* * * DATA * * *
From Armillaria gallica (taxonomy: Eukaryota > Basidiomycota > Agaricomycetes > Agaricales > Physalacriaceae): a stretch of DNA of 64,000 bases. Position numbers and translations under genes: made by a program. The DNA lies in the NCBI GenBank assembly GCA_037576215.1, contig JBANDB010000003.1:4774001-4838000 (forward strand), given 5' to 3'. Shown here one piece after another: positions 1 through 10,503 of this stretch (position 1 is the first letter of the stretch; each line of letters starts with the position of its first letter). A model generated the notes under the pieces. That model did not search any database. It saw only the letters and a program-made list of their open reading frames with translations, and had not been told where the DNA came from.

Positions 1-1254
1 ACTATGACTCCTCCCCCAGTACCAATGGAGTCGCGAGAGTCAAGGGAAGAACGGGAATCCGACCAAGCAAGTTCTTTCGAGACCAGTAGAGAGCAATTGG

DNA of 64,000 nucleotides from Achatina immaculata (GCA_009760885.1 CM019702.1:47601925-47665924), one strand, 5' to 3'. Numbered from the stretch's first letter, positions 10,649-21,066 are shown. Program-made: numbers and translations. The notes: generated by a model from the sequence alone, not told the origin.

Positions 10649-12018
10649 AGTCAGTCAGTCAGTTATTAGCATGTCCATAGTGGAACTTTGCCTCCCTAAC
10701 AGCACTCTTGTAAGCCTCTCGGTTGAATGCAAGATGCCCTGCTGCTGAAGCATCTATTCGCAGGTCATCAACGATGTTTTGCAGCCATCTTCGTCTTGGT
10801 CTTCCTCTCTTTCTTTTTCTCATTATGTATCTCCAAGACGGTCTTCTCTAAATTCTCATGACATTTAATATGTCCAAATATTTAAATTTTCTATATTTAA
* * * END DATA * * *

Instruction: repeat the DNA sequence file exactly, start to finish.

From Armillaria gallica (taxonomy: Eukaryota > Basidiomycota > Agaricomycetes > Agaricales > Physalacriaceae): a stretch of DNA of 64,000 bases. Position numbers and translations under genes: made by a program. The DNA lies in the NCBI GenBank assembly GCA_037576215.1, contig JBANDB010000003.1:4774001-4838000 (forward strand), given 5' to 3'. Shown here one piece after another: positions 1 through 10,503 of this stretch (position 1 is the first letter of the stretch; each line of letters starts with the position of its first letter). A model generated the notes under the pieces. That model did not search any database. It saw only the letters and a program-made list of their open reading frames with translations, and had not been told where the DNA came from.

Positions 1-1254
1 ACTATGACTCCTCCCCCAGTACCAATGGAGTCGCGAGAGTCAAGGGAAGAACGGGAATCCGACCAAGCAAGTTCTTTCGAGACCAGTAGAGAGCAATTGG

DNA of 64,000 nucleotides from Achatina immaculata (GCA_009760885.1 CM019702.1:47601925-47665924), one strand, 5' to 3'. Numbered from the stretch's first letter, positions 10,649-21,066 are shown. Program-made: numbers and translations. The notes: generated by a model from the sequence alone, not told the origin.

Positions 10649-12018
10649 AGTCAGTCAGTCAGTTATTAGCATGTCCATAGTGGAACTTTGCCTCCCTAAC
10701 AGCACTCTTGTAAGCCTCTCGGTTGAATGCAAGATGCCCTGCTGCTGAAGCATCTATTCGCAGGTCATCAACGATGTTTTGCAGCCATCTTCGTCTTGGT
10801 CTTCCTCTCTTTCTTTTTCTCATTATGTATCTCCAAGACGGTCTTCTCTAAATTCTCATGACATTTAATATGTCCAAATATTTAAATTTTCTATATTTAA